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Gregory J. Riely, MD, PhD


Streamlining the Process for Obtaining Next-Generation Sequencing Results in NSCLC

By: Amy MacDonald, MS
Posted: Wednesday, February 8, 2023

It is in the best interest of patients with newly diagnosed metastatic non–small cell lung cancer (NSCLC) to receive next-generation sequencing results for their tumors in a timely fashion. Although such results are needed to inform first-line treatment decisions, they may be delayed for a variety of reasons. Raymond Liu, MD, of The Permanente Medical Group, San Francisco, and colleagues identified steps to improve the wait time to receipt of next-generation sequencing results. Published in JCO Oncology Practice, these data demonstrate that improved communication with both external next-generation sequencing vendors and internal departments may prove to be keys to solving this issue.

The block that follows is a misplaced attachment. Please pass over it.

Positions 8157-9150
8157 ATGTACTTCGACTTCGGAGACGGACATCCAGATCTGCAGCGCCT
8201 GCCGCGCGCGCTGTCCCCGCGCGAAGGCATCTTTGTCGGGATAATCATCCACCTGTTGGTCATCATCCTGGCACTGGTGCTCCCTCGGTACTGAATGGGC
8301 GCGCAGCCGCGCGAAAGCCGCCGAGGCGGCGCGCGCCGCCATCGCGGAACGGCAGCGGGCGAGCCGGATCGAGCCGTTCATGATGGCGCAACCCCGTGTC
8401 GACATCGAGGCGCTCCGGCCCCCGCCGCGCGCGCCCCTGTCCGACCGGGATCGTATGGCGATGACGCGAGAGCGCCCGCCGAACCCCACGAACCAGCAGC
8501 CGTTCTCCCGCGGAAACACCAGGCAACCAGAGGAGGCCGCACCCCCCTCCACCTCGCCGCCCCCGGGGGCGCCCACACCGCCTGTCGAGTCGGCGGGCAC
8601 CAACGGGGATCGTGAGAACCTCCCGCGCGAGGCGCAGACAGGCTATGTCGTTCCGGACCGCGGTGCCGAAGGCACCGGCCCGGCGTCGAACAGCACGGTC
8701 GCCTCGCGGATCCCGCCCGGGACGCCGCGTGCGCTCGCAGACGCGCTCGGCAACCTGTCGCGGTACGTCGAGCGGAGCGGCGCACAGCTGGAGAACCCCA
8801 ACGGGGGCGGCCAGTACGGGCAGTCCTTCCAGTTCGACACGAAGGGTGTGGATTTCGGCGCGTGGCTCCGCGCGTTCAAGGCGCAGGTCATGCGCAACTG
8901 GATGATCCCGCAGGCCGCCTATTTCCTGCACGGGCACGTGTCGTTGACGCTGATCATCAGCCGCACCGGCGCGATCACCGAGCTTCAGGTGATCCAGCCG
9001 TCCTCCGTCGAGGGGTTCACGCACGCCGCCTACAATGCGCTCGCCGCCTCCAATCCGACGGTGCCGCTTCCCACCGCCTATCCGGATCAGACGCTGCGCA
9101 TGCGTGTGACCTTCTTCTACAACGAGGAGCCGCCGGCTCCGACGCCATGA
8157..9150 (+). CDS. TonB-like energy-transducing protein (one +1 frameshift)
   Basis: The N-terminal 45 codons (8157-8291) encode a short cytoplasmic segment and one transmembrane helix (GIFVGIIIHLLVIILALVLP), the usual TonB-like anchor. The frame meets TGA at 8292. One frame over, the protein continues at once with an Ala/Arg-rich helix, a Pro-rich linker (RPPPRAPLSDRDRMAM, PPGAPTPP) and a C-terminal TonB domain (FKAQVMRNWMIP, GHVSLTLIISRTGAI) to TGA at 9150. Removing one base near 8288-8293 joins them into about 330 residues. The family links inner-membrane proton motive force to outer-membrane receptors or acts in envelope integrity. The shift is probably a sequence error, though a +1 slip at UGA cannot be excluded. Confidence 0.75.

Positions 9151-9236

A preintervention cohort of 42 patients with metastatic NSCLC (diagnosed at Kaiser Permanente San Francisco’s 21 cancer centers between December 2018 and August 2021) was identified. Electronic medical data revealed that these patients received their next-generation sequencing results an average of 27 (standard deviation [SD] = 9) days after pathologic diagnosis.

To reduce this time lag, researchers implemented several new initiatives, including earlier oncologist review of pathology results, improved next-generation sequencing vendor availability, and prioritization of next-generation sequencing testing. In addition, automated electronic weekly pathology reports were created to provide earlier identification of actionable patients with NSCLC.

The researchers’ interventions reduced the mean time from pathologic diagnosis to next-generation sequencing results from 27 (SD = 9) days to 17 (SD = 6) days. The median time from biopsy results to next-generation sequencing order was reduced from 7 days to 1 day. Total time from pathologic diagnosis to treatment was also reduced from 33 (SD = 18) days to 22 (SD = 8) days. The researchers concluded that processing time for tissue next-generation sequencing may be effectively reduced in an integrated health-care system.

Disclosure: For full disclosure of study authors visit

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